All About Marie
- Marie Hulett
- Animal Files columnist of the Orange County Register; Emmy Award winning producer of Educational Television Programming; Host of "The Pet Place Radio Show" heard world-wide at www.blogtalkradio.com/petplace; click the player below to listen. Producer/Director/Editor of "The Pet Place TV Show" during the 18 years it ran on KDOC TV in Los Angeles and Orange Counties; Wife, Mother of five kids, Grandmother of one baby boy, and pet parent of three cats, two dogs, and a cockatoo.
Monday, January 5, 2015
Lovebirds - care and feeding
I am interested in lovebirds. I need to know how to take care of them. What do they eat? What do you do if they start pulling out their feathers? Basically, I need to know about basic maintenance, etc.
Dear. Ms. Clark,
The Lovebird, when full grown, is about six inches in body length and is classified as a small parrot. They tend to be very sociable. In the wild, they feed on various seeds and greens. They form small nesting-colonies and build homes in the knots of trees. They lay three to six eggs and incubate these for twenty-three days.
In captivity, you can feed them a variety of packaged grains, foxtail-millet, seeds, and pieces of leafy vegetables and fruits. You can also give lovebirds dry dog food intended for small dogs. A good diet is essential to maintaining a bird’s health. Malnutrition is one of the major causes of illness in birds and may lead to reduced immune responses to infections or infestations.
Don’t be fooled by packaged grains that say they are "vitamin enriched." The vitamins have been sprayed on the outside of the seed hulls which are ultimately not eaten. Plan on making the majority of your bird’s diet from fresh food. Choose from the four food groups; however, limit the amount of fruit offered because it is largely water and therefore not a good source of calories. Be sure to wash all fresh fruit and vegetables thoroughly before feeding and remove any leftovers within 2-3 hours. Avoid giving avocado to your pet. They are toxic to birds.
Vegetables are a great source of vitamins and minerals. For vitamin A, offer carrots. For calcium, offer broccoli. Refrain from feeding you pet Iceberg lettuce. It has no nutritional value. In a pinch, you can thaw and serve frozen mixed vegetables.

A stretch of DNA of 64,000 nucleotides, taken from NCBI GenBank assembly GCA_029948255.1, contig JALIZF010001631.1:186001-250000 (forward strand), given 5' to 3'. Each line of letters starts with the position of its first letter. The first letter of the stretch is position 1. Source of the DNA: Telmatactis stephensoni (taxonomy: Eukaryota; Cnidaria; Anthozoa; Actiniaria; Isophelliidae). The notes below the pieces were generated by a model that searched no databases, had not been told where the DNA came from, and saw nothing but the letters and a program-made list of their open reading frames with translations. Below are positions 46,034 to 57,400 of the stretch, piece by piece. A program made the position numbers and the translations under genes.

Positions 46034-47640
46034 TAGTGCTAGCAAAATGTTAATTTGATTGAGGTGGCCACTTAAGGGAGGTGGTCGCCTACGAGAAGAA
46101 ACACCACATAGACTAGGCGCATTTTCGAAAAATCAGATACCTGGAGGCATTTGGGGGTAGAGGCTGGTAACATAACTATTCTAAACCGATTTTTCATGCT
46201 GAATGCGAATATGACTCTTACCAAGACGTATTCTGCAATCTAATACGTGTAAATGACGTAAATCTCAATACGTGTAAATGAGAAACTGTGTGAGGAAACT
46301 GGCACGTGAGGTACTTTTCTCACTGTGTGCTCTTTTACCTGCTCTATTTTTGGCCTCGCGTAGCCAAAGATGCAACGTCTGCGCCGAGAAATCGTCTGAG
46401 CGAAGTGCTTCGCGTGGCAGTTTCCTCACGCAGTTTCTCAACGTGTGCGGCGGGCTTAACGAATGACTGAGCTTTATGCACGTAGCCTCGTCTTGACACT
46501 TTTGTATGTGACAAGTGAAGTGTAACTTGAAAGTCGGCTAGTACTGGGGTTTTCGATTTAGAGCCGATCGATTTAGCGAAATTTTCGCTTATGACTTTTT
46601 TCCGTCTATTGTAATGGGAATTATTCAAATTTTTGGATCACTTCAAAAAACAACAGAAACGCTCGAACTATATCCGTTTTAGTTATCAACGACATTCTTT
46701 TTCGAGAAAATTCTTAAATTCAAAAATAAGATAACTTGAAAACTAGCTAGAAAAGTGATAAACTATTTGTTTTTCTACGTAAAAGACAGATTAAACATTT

Dairy products, such as yogurt and cottage cheese, are good sources of calcium and protein. Believe it or not, birds do have a sense of taste and love a variety of foods. Further, if you continually offer different foods, your bird is not likely to become finicky.
Give your bird fresh water daily. Also, place a mineral block or oyster shell in your bird’s cage for extra calcium. Do NOT use cuttle bones as these come from amazing, sentient LIVING fish who are killed simply to provide calcium to birds. (Learn more about the cuttle fish here: http://www.pbs.org/wgbh/nova/nature/kings-of-camouflage.html)
Keep your bird’s cage in the hub of your home. They need a lot of attention and social stimulation. However, make sure the cage is not in a drafty area. Do not let the temperature of his room drop below 65 degrees or rise above 95 degrees.
Allow your bird 10-12 hours of sleep each night. If necessary cover his cage to allow for this sleeping schedule.
Give your bird the chance to exercise outside of his cage but check first for hazards such as cats, open doors and windows with frayed screens, ceiling fans and other dangers. Also keep in mind that birds love to chew on things they find around the house. Keep him away from plants that may be toxic or electrical wires.
Feather Picking is a behavior in birds that is a both troubling and baffling. Frequently, no one can ever determine what is causing a bird to do this. In some birds internal or external parasites are the cause. In other cases, psychological problems such as stress or boredom lead to feather picking. Regardless of the cause, if your bird begins this behavior, a tip to the vet is warranted.